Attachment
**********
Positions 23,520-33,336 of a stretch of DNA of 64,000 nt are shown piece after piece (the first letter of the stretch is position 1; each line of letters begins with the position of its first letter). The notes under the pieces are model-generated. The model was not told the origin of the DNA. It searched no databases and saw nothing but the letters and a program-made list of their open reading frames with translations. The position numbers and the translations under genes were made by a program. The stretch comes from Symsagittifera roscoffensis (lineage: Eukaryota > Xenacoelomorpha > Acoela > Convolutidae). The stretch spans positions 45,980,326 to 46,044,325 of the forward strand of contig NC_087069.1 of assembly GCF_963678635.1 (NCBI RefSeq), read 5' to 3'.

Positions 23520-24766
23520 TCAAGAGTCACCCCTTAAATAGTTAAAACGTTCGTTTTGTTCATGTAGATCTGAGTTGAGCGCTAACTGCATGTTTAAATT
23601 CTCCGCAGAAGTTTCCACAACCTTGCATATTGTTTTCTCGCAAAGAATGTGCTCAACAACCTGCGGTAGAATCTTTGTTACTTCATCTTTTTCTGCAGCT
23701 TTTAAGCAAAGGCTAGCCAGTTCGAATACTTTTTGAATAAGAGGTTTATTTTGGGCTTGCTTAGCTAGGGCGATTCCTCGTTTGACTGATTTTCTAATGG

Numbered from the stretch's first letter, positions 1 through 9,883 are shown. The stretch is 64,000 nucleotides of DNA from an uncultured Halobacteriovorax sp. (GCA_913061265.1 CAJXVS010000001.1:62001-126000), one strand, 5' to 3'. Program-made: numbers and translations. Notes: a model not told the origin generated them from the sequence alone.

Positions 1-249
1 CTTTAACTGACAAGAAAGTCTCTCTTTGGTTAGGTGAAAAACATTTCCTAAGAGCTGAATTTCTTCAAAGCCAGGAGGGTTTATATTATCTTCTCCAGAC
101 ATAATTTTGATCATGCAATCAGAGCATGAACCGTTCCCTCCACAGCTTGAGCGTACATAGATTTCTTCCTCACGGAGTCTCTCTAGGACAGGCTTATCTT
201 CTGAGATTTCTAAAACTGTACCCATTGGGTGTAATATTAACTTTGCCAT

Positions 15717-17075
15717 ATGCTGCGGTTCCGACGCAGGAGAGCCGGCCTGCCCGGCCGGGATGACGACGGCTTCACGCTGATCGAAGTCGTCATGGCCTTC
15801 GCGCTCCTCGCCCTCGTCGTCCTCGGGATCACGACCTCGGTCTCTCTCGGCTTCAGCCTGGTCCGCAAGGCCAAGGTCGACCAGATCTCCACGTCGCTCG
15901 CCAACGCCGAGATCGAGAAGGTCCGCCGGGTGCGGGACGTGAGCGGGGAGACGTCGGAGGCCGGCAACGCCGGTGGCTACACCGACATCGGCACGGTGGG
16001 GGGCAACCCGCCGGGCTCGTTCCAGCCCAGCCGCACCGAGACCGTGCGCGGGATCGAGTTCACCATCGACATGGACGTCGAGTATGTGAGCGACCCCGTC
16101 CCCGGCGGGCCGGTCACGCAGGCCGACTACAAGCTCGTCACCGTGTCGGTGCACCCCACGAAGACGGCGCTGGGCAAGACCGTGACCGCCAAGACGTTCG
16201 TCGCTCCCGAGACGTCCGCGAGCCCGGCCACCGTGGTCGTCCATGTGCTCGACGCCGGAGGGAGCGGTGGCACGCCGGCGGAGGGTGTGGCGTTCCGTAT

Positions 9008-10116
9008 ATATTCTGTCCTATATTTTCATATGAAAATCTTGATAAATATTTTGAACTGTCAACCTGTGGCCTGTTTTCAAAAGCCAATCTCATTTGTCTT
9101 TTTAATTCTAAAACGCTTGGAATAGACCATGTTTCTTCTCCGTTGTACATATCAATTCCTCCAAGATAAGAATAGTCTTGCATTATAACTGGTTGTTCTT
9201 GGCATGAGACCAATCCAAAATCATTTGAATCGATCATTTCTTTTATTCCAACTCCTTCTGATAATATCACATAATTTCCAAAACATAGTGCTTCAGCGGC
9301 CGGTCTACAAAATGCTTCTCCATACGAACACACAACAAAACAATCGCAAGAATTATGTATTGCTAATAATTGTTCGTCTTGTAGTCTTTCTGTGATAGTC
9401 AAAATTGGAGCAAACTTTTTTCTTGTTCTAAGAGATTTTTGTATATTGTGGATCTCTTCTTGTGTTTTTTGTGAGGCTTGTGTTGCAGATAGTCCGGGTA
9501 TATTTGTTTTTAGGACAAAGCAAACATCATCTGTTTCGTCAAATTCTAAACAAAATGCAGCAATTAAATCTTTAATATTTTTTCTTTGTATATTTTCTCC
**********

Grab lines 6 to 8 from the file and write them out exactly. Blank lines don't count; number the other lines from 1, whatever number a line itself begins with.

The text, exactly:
Numbered from the stretch's first letter, positions 1 through 9,883 are shown. The stretch is 64,000 nucleotides of DNA from an uncultured Halobacteriovorax sp. (GCA_913061265.1 CAJXVS010000001.1:62001-126000), one strand, 5' to 3'. Program-made: numbers and translations. Notes: a model not told the origin generated them from the sequence alone.

Positions 1-249
1 CTTTAACTGACAAGAAAGTCTCTCTTTGGTTAGGTGAAAAACATTTCCTAAGAGCTGAATTTCTTCAAAGCCAGGAGGGTTTATATTATCTTCTCCAGAC